18th August 2017 

When the PAMS Foundation started the Ruvuma Elephant Project (REP) in southern Tanzania in 2011 poaching was at a crisis level. Between 2009 and 2014, within a five year period, Tanzania lost 60% of its elephants. The worst declines were in the southern half of the country. In 2009 there were more than 34,000 elephants in the Ruaha-Rungwa eco-system and almost 45,000 elephants in the Selous Game Reserve but by 2014, these numbers had fallen to just 8,000 and 15,000, respectively.

PAMS implemented an intelligence-led, multi-agency strategy with an emphasis on community participation in the Ruvuma region, a 2,000km2 corridor that lies between the Selous Game Reserve and the Niassa Game Reserve in Mozambique and within just a few months the rate of poaching decreased. In 2012, hundreds of carcasses were recorded, but by 2016, the number had fallen to just two, in spite of resurgence in poaching in the Selous – Niassa ecosystem.

In a subsequent collaboration with the government of Tanzania and community based anti-poaching units, PAMS has helped to make a significant different in the country’s effort to halt poaching with the rate of decline decreasing by at least two-thirds since 2015. 

Wayne Lotter the founder of PAMS was a conservationist, with a wry and slightly off-beat sense of humour. He was a rebel with a cause, anti-establishment at times, unafraid to speak out, shake things up a bit and push against the boundaries of ineptitude and inertia. He was a trailblazer, the kind of conservationist you feel privileged to know. For the last two years he provided Born Free with his unlimited expertise and - as importantly - his immeasurable encouragement in our efforts to protect elephants at Babile Elephant Sanctuary, Ethiopia. He was warm and generous and confidence building.

Just a few weeks ago, I visited Ruvuma to see a project PAMS had established to reduce human elephant conflict, with a vision to replicate it at Babile Elephant Sanctuary. Wayne wasn’t present during my visit, as he was working in the Manyara -Tarangira ecosystem at that time. On my last evening, his pilot gleefully took me up in a microlight to fly up the Ruvuma into the Selous.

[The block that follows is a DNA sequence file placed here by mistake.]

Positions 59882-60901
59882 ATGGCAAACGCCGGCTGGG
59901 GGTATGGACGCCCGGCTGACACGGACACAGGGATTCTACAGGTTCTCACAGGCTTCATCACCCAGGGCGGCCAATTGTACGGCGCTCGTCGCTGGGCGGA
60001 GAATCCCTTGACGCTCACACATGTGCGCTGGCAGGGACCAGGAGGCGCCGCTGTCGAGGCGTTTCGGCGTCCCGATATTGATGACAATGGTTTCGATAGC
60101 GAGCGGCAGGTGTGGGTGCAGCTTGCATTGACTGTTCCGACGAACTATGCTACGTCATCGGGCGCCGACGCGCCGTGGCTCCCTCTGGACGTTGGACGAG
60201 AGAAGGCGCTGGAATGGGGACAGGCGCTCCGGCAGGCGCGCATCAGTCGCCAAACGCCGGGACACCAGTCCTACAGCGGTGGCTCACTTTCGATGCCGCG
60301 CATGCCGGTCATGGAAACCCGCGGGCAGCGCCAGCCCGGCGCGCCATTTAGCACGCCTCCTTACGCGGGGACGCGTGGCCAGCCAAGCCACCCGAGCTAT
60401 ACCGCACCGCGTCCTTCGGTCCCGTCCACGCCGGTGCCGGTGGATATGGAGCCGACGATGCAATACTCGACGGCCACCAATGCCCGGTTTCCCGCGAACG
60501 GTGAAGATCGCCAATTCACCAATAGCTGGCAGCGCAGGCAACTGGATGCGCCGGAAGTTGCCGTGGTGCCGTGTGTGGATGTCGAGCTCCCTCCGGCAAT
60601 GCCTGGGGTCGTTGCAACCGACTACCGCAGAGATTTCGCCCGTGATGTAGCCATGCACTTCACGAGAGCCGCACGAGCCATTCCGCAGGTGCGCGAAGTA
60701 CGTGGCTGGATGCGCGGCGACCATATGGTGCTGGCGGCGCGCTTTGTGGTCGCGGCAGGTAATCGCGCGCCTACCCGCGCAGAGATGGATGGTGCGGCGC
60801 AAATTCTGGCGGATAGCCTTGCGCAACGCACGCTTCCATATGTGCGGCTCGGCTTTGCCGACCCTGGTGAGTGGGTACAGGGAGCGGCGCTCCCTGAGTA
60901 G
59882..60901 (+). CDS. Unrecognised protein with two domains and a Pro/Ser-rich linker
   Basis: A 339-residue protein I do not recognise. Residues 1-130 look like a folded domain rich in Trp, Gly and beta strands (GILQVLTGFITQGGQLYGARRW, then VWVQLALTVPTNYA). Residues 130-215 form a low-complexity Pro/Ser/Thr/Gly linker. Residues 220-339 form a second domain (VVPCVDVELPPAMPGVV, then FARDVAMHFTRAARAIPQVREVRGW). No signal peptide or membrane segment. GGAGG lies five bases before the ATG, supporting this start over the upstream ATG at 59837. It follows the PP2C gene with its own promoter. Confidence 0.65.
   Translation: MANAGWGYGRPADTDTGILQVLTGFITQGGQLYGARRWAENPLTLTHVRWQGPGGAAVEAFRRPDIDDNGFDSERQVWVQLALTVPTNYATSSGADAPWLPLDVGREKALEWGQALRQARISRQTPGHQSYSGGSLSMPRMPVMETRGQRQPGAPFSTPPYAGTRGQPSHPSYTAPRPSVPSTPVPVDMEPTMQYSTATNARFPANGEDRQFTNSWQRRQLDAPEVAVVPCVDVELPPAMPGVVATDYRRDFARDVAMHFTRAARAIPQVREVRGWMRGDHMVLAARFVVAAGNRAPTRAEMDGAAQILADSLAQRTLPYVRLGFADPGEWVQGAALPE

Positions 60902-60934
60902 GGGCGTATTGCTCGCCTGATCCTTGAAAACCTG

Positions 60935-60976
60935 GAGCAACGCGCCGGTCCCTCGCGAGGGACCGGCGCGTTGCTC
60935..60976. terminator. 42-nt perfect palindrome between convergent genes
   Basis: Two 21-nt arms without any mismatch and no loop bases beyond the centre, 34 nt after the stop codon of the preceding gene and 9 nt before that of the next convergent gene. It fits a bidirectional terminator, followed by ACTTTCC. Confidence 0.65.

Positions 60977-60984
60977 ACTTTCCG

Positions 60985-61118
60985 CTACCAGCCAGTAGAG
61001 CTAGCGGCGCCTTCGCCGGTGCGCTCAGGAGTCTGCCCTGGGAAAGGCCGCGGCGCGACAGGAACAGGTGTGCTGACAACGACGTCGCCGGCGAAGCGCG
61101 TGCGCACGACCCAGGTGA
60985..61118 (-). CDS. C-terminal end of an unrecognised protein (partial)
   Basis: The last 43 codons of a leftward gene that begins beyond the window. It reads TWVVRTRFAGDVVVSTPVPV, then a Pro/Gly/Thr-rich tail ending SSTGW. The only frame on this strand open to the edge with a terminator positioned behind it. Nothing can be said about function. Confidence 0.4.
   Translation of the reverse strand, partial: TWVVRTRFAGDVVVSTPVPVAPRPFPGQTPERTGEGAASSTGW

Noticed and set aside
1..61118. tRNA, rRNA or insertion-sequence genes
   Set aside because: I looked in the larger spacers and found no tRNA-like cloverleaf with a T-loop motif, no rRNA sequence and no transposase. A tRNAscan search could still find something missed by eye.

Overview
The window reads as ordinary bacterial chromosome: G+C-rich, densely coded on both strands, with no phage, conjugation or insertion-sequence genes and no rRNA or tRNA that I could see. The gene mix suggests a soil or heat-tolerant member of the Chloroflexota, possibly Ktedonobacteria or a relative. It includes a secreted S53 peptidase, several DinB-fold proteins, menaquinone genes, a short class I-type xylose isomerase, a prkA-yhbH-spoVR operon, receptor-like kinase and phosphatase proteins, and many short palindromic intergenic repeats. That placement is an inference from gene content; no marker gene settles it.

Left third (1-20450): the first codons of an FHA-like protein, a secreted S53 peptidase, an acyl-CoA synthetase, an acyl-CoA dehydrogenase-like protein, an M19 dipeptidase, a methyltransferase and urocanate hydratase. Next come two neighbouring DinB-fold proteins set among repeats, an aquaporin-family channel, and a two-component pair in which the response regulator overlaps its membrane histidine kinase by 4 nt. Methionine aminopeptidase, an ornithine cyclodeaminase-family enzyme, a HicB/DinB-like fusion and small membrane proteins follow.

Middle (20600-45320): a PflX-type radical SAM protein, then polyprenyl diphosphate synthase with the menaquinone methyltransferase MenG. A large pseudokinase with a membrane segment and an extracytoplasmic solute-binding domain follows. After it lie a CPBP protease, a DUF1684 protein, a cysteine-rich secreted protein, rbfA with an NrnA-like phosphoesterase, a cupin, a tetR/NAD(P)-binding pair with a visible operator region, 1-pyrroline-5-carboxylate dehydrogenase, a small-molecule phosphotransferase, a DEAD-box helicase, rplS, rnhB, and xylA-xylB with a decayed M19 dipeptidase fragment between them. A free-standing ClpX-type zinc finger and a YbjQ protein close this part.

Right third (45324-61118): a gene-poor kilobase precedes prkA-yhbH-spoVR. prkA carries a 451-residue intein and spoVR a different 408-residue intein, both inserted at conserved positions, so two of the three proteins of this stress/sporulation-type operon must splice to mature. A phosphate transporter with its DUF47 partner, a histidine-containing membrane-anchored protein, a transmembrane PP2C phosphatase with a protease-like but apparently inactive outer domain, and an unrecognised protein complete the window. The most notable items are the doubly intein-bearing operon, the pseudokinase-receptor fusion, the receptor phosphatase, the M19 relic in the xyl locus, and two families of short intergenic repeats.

The Ruvuma was dry; its wide, white, sandy bed snaked its way towards the game reserve on the horizon, carving up the green miombo woodland, the emerald hippo-infested swamps and the burnished savanna, along its course. As we passed ahead, zebra scattered then stood their ground looking up at us defiantly, their striped flanks twitching. Wildebeest stampeded away without a second look, while waterbuck ran alongside us, as if giving chase. In places, the sand was pitted with an immeasurable number of elephant prints; indelibly cast until the rains would arrive once more. In a bend in the river, we spotted an elephant herd, over 20 strong, slowly crossing in a single-file line of all sizes, black and shiny in the failing light. 

The pilot tapped gently against the screen of his GPS and the numerous points recorded there. 

“These are the elephant carcasses we documented when we first started working here,” he said, smiling proudly.  

I gazed from the screen to the Ruvuma below, devoid of any bloated bodies and hacked off faces, and the receding herd, skittish and myopic, their trunks held high in alarm, but alive and with a future that looked more assured. Later, when I took a commercial flight back to Dar es Salaam, I could still make out the Ruvuma, even at 22,000 feet. It is an expanse of unbroken wilderness, a sea of branching green shaped only by the river and its tributaries, an area bereft of humans, a precious place dedicated only to the wildlife it supports.   

According to Global Witness, 117 environmentalists have been murdered so far in 2017. On the evening of Wednesday, 16th of August, Wayne Lotter became number 118. Our hearts go out to those that loved him, to everyone at the PAMS Foundation and to the elephants of Tanzania for this loss.  For Wayne, I hope his spirit continues to walk somewhere in the sand cast from the dry Ruvuma bed, through a legacy that only a life lived with courage inspires.  

Liz Greengrass
Associate Director Conservation Africa



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